Musk explains: “Kind of like in sci-fi movies, the rocket takes off and land on a sheet of flame. That’s how a rocket should work.”


Sunbirds: From One Domain to Another

Another way to find the gap is by repurposing something that already exists. Unlike Architects, Sunbirds start with things that are fully formed. They transport ideas across geographies and domains, seeing solutions in one area that will solve problems in another.

The name comes from a small bird native to Africa, Asia, and parts of Australia. Like the North American hummingbird, sunbirds subsist primarily on nectar. They fly from bud-to-bud, cross-fertilizing flowers by transferring pollen.


Robert Langer

Biotechnology pioneer Robert Langer (above) approaches the world in much the same way. “When I finished my doctorate, I did something very unusual for an engineer, I actually started in a surgery lab,” he recalls.

Transferring his engineering knowledge into the medical field, Langer invented a breakthrough technology—a new type of polymer able to deliver angiogenesis inhibitors to prevent blood vessels from feeding cancerous tumors. Today, Langer’s technology is used to deliver drugs used not only in fighting cancer, but also in treating diabetes, schizophrenia, narcotic addiction, and alcoholism, among other diseases.


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Langer has an astounding ability to pick up ideas in one sphere and apply them in another. For a recent invention, Langer drew an analogy from the Intel microprocessor. “The whole idea began by watching a television show on how they make microchips,” Langer explains. “When I saw that I put two-and-two together and I thought, well, maybe this could be a whole new way of delivering drugs to patients.” The microchip works as a “pharmacy on a chip” implanted in a patient’s body. It was successfully used to administer daily doses of an osteoporosis drug in 2012.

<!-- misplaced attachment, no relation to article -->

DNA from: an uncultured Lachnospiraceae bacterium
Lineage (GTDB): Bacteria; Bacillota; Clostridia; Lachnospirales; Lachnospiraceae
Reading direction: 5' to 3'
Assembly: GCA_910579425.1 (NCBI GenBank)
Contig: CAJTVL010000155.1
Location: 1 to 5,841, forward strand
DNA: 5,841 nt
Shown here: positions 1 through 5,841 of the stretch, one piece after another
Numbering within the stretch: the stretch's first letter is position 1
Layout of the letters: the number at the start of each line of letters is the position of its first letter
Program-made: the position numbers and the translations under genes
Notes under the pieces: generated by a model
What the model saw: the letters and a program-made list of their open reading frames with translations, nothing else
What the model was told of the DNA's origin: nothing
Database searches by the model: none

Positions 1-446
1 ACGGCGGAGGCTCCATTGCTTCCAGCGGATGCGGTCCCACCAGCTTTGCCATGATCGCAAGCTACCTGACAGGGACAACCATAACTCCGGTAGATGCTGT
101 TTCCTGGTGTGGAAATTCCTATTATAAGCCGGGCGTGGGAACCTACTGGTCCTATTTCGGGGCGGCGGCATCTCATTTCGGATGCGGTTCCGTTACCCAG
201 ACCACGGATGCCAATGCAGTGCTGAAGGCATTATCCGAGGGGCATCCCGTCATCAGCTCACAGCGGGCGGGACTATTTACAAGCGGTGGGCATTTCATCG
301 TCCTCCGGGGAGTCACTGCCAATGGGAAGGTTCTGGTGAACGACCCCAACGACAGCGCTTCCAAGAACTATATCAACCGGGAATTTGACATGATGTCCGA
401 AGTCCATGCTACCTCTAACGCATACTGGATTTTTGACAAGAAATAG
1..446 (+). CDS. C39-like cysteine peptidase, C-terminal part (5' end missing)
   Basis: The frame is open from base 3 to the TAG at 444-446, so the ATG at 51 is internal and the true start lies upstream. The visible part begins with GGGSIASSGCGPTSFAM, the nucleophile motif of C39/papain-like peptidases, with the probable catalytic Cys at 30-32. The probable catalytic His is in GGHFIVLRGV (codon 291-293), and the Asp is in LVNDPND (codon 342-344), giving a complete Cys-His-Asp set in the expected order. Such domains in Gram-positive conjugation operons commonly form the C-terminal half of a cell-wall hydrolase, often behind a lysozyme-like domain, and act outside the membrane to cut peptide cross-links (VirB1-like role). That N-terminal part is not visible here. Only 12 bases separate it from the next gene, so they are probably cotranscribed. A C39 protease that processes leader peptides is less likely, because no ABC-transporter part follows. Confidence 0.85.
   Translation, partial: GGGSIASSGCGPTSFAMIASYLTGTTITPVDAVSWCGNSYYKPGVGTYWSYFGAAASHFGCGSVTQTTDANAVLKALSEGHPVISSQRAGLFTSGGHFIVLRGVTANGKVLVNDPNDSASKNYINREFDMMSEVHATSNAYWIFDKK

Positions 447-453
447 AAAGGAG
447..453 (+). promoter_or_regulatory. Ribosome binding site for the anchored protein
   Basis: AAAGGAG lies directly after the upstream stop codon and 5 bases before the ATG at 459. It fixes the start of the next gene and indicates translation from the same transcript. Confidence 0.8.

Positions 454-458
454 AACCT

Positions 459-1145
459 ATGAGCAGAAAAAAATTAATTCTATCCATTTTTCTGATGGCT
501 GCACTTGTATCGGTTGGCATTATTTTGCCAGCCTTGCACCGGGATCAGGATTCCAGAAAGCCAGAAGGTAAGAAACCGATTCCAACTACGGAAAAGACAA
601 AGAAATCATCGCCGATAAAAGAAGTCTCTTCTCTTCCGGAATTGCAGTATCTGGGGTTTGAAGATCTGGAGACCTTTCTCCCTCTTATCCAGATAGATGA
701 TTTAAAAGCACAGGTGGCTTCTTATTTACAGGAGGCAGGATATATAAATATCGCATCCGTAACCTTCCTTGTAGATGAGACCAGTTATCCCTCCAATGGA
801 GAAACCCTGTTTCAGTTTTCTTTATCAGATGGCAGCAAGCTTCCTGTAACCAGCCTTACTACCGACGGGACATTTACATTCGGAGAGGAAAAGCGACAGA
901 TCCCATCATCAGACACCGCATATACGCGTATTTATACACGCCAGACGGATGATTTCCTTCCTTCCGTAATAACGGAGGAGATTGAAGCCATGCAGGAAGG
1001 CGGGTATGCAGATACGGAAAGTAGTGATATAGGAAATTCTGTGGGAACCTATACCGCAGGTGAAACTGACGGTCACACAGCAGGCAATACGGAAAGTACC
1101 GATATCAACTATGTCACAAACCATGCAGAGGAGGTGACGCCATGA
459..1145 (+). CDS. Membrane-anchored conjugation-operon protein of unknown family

Langer had another Sunbird inspiration when he read an article about shape-changing materials used in cars of the future. The article described how if a car got a dent, it could be heated up and snapped back into shape. Langer drew a parallel that produced a whole family of ‘smart materials’ that could change shape inside the human body, including sutures that tie themselves together after a minimally invasive procedure such as a gall bladder surgery. In another example, he and his team emulated a Gecko’s foot to create “an internal Band-Aid.” The stickiness of a Geckos foot and its texture, grooves, and unique design inspired a polymer adhesive able to hold tissues together even in wet places inside the body.

Today Langer’s biomedical engineering lab at Massachusetts Institute of Technology is the largest of its kind in the world. It has spun out over twenty-five startups, each generating over $100 million in annual revenue.

For Sunbirds, spotting an idea that’s worth transferring requires an understanding of why it worked in the first place and what similarities or differences will make it work again. Sunbirds reason by analogy.


Howard Schultz

Howard Schultz, the founder and CEO of Starbucks (Spencer Platt/Getty Images)

Starbucks founder and CEO Howard Schultz is notable Sunbird innovator. On a trip to Italy, he was intrigued to find people flocking to local cafés, drinking espresso and enjoying the company of friends and neighbors. Espresso bars were an important a part of the cultural landscape throughout Europe. It was quite a different story in the United States, where coffee outside the home tended to be a barely palatable brew that people gulped in diners or on the go.

Schultz didn’t invent the espresso bar concept—he borrowed it. But he was alert enough to key-in on coffee bars, and insightful enough to add a few new twists and bring them to the United States, and later to other countries.

Many other well-known products are Sunbird creations. “What I set out to do was to take something that worked really well in the off-line world—namely trade and commerce—and bring it to the online world,” Ebay founder Pierre Omidyar explains. Nike co-founder Bill Bowerman used a Sunbird discovery pattern when he saw his wife’s waffle iron and applied its principles to create the company’s original waffle-tread running shoe.


Integrators: Combining New Concepts

Unlike Sunbirds, who transfer ideas across divides, or Architects, who construct new concepts from the ground up, Integrators combine existing elements to shape novel outcomes.